BioWare promises to fix ‘Anthem’ after dismal launch

The first few weeks following Anthem’s launch have not been easy for BioWare, with countless bugs and glitches crashing (and occasionally bricking) consoles. The company has already pushed more than 200 fixes through various patches and, according to a blog post from general manager Casey Hudson, the company isn’t done tinkering with the gameplay.


The FDA thinks an Xbox game can stop kids smoking

[Narrator]: The FDA was wrong.


Atari VCS gets a spec boost and another delay

Everybody’s favorite vaporware is back in the news this week. The Atari VCS retrobox is reportedly receiving a beefier CPU and improved graphics. Unfortunately, those improvements also mean that we’re not likely to see if before the end of the year, if at all.


‘Apex Legends’ has banned 500,000 accounts for cheating

Seriously, can someone explain to me the draw of cheating in online games? Like, where’s the pride in seeing your handle on the leaderboards knowing that you didn’t actually land there with your skills? Either way, half a million folks won’t be pulling stunts like that on Apex Legends anymore.

Catch up on all the latest news from GDC 2019 here!

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How to save the third wave of technology from itself

As The New York Times recently profiled, new startups are arising to solve the housing crisis. These startups disrupt what ex-AOL CEO Steve Case calls the “Third Wave,” industries with large social impact. Think: housing, healthcare and finance.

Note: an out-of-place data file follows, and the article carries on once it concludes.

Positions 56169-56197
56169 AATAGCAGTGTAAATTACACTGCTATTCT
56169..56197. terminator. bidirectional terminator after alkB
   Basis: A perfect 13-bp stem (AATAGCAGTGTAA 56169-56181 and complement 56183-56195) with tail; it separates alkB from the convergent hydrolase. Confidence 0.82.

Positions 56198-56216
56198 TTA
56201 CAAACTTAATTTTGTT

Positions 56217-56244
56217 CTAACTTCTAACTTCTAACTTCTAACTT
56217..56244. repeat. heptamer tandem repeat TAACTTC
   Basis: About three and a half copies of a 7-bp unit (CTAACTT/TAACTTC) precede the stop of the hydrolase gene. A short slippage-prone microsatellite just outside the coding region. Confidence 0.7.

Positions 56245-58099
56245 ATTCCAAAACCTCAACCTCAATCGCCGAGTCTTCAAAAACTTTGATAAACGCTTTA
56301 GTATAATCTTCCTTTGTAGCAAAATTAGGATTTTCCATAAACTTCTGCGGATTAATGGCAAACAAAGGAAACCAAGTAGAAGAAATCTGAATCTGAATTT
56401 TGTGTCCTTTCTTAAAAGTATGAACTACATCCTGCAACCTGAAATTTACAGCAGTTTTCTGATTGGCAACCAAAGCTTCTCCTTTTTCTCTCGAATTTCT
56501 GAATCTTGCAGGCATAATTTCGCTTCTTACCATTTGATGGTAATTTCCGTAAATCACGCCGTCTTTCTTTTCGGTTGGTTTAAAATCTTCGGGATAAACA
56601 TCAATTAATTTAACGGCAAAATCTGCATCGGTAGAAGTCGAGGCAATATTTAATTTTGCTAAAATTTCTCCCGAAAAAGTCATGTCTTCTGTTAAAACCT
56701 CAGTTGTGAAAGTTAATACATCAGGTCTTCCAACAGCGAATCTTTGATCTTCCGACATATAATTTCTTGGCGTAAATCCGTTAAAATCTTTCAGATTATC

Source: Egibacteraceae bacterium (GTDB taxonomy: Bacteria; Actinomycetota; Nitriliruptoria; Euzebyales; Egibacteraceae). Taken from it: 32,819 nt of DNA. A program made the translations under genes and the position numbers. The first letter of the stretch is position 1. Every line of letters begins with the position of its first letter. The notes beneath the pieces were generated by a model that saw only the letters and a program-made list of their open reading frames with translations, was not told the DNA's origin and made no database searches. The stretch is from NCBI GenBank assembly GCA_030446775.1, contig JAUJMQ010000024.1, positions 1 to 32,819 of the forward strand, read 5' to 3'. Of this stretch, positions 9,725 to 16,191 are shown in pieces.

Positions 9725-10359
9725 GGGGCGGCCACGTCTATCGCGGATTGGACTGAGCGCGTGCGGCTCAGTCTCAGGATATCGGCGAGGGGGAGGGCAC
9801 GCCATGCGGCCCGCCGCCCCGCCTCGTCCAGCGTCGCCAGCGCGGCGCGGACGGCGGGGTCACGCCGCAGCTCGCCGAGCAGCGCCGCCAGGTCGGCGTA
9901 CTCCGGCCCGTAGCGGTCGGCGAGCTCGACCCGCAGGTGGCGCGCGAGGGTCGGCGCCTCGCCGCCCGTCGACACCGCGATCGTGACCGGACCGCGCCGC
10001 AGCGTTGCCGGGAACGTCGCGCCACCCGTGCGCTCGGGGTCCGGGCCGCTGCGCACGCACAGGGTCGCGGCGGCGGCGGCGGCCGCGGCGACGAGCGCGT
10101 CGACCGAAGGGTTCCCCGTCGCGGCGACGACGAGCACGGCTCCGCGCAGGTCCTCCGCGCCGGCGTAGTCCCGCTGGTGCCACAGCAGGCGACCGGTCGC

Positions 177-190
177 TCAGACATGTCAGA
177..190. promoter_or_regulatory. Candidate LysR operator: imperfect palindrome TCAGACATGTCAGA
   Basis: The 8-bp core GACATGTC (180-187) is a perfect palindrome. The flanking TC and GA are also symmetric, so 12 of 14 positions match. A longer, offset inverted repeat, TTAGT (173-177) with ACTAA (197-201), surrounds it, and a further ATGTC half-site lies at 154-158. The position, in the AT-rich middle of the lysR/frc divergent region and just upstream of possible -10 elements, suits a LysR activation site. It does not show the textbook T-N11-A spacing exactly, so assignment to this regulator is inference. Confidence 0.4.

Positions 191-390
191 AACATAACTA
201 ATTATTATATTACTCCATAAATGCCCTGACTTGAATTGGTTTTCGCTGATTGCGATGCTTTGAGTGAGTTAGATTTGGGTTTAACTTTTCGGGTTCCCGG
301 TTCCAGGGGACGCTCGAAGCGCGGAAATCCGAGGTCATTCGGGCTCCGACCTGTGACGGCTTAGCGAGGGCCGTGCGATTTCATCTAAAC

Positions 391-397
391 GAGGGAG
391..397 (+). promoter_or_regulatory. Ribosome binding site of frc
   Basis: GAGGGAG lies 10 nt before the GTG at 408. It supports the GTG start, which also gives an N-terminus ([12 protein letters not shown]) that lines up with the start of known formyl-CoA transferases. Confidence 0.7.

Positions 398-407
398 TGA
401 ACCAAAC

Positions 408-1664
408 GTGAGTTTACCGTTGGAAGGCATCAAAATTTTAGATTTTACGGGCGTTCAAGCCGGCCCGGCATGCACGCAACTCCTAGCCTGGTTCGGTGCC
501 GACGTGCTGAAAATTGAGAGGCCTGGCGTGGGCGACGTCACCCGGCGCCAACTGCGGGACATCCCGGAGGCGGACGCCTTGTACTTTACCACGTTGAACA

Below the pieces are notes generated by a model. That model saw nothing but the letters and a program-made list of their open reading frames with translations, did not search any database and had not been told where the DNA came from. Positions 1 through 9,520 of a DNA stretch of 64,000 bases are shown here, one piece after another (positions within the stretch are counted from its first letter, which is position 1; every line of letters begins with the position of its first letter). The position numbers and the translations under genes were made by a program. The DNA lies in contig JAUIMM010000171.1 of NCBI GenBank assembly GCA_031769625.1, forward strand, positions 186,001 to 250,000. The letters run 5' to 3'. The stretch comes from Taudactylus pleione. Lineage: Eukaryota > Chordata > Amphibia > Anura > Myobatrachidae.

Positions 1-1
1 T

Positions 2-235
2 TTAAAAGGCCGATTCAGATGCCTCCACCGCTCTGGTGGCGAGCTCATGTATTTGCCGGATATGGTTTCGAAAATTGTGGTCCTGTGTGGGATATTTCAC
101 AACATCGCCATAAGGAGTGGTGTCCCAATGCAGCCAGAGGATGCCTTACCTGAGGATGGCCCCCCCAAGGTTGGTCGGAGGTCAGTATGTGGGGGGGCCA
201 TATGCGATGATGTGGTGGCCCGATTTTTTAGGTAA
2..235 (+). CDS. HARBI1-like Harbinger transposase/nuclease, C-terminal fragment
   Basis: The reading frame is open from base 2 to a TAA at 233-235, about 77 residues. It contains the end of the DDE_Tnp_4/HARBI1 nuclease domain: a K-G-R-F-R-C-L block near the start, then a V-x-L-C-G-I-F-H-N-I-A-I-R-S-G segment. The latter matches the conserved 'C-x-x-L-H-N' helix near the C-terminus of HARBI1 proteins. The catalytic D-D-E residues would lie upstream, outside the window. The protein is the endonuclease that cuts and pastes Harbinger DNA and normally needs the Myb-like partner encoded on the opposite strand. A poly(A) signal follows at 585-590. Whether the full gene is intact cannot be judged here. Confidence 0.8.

To survive, these companies need to ensure compliance with regulations early on, because mistakes here can have large social consequences. To help new entrants survive in these industries, two closely related technologies — legal technology (“legaltech”) and regulation technology (“regtech”) — help companies navigate rules embedded in text, such as contracts or regulations. Without them, incumbents, who have the most resources to hire lawyers to navigate these rules, are set up to dominate in the Third Wave.

Third Wave startups must tread carefully. Unaudited prefabricated housing designs might mean the use of subpar safety measures and tenant deaths during an earthquake. Oversights in financial transactions, for instance, may unintentionally facilitate money laundering. Privacy violations in healthcare data could lead to an unfair increase in insurance premiums for affected individuals.

To mitigate these social harms, regulations can be complex. In finance, for instance, the new Markets in Financial Instruments Directive has 30,000 pages. To comply, banks can spend $1 billion a year (often 20 percent of their operational budget). Citigroup reportedly hired 30,000 lawyers, auditors and compliance officers in 2014.